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5 Things to Look for in a Life Coach

How to find a life coach that you truly connect with.

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They say if you find a great life coach, don’t ever let her go. This is because finding a great coach is difficult.

It’s not just about tools and techniques. A significant part of a great coach is the chemistry between you and your coach. And that chemistry is unique to each relationship. Just because a certain life coach was super effective with your friend doesn’t mean that same life coach will be effective with you. Again, every relationship is unique.

What do I mean by chemistry? Everything from your level of respect to personality to relatability to coaching style to her story—the list goes on and on. But here are five fundamental things to look for in your coach for any chemistry to be produced. These traits are required for you to have the best chance of having a powerful dynamic with your life coach.

1. Authenticity.

Without authenticity, trust can not be built. Without trust, there is no relationship. The process becomes slippery. There will be no traction. You may receive instructions and exercises but that will only give you a two-dimensional experience. It will feel like a seminar or a presentation. The power of the coaching experience will always live in the dynamic of the relationship. Make sure your coach is authentic. She shows herself. She is genuine. She doesn’t try to be someone she’s not. This produces glue, trust, your buy-in. Also, her ability to be authentic is telling of where she’s at in her own life journey. Authenticity is the soil.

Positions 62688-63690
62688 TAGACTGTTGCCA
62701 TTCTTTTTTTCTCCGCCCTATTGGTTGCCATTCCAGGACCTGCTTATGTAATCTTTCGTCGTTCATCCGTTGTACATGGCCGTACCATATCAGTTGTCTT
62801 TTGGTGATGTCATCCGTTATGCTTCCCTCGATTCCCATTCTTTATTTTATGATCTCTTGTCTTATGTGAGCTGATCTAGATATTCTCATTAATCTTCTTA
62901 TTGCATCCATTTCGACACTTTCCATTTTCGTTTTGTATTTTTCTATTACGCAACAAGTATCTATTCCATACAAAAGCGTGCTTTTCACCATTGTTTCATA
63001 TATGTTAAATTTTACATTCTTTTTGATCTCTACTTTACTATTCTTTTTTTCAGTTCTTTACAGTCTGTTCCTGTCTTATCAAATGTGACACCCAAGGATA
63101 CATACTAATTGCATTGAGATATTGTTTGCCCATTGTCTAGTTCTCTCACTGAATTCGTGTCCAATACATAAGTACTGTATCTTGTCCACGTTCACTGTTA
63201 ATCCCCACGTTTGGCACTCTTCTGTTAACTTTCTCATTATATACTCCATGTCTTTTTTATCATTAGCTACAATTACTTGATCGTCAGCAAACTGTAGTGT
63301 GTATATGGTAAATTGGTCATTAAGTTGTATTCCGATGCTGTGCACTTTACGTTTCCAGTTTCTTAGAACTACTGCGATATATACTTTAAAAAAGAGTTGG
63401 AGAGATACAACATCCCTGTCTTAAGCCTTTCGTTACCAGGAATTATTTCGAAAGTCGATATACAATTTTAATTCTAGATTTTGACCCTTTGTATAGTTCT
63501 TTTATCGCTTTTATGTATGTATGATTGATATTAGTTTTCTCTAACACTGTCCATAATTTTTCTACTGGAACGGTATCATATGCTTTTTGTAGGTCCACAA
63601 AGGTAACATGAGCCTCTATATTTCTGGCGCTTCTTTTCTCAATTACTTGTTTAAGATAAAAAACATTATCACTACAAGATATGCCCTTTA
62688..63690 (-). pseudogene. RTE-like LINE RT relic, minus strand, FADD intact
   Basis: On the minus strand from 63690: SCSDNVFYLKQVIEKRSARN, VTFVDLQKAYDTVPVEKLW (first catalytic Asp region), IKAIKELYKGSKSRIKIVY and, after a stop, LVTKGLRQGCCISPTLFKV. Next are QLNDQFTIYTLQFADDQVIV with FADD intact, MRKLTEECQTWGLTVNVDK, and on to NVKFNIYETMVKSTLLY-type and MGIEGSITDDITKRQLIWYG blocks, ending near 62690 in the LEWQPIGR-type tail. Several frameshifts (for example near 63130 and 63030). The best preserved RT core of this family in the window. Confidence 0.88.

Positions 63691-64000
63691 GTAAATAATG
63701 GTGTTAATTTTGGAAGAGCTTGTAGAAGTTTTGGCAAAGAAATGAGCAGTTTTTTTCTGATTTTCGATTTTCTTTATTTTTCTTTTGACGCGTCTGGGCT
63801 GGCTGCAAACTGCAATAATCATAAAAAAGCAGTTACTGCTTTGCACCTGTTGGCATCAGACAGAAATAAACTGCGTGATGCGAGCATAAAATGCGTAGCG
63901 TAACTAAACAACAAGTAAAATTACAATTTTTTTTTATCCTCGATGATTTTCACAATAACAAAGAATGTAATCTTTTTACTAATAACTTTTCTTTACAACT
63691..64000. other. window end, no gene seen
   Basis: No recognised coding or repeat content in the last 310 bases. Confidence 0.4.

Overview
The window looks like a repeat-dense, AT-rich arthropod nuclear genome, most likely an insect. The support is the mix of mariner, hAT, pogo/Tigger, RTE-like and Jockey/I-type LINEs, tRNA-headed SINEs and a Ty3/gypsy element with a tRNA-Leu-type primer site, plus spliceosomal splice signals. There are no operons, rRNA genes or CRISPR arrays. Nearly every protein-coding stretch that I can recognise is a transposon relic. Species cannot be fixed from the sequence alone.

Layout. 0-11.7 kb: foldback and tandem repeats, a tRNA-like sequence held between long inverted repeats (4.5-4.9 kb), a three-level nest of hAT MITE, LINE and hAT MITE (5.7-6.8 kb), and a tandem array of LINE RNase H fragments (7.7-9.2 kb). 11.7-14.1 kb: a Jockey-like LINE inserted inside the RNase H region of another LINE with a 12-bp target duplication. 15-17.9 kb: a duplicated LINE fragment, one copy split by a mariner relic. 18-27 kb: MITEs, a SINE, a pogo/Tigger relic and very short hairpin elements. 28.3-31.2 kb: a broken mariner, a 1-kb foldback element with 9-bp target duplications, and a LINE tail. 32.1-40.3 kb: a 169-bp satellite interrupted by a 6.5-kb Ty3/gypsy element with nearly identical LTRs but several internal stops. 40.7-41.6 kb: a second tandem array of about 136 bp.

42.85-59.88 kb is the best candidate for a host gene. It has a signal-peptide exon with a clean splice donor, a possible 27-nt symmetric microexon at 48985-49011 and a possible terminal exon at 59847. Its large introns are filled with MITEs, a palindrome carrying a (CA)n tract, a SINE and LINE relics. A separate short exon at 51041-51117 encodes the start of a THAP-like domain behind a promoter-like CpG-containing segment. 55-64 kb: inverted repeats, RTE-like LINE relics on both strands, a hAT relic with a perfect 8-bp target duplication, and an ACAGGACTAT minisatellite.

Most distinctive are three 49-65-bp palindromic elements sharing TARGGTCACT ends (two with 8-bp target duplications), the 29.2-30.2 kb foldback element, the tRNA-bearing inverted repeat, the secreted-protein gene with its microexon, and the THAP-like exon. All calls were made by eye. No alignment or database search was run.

If you’re a coach: Being authentic is terrifying. I get it. We want our clients to see us a certain way. We want them to believe our lives and relationships are perfect. We want them to believe we are perfect and if we’re authentic, they may see our flaws. They may not like us. But remember, if that is your focus, you are taking and not giving. To give is to be yourself.

2. A voice.

This doesn’t mean your coach should be loud. By voice, I mean what makes your coach uniquely different? What is her style, her perspective, her approach, her story? Imagine that life coaches are like film directors. They see the world a certain way. They have a distinct style. The same screenplay directed by two different directors can produce a very different feeling, message, and story. Like directors, life coaches are artists. Yes, life coaching is an art. Therapy is not. This is because the therapist is a clinician and he is restricted by strict guidelines and approaches. Of course, there is room for each therapist to have their own distinctive style but due to their training and a board, they are much more limited than life coaches. Actually, life coaches don’t really have a limit, other than their own ethics. This creates a wide spectrum of coaches.

Make sure your life coach is not a walking textbook. The value of a coach isn’t just about techniques. It’s about their voice.

If you’re a coach: Trust what feels honest to you. Don’t get caught up in your definitions of what a coach should look like. Don’t compare yourself to others. Don’t try to be like other coaches. What works for them may not work for you. Try different things, knowing that there is no such thing as failure. It’s all information and learning. You will always be growing. You will always be evolving. You will always be honing your craft. But only if you listen to your voice and no one else’s.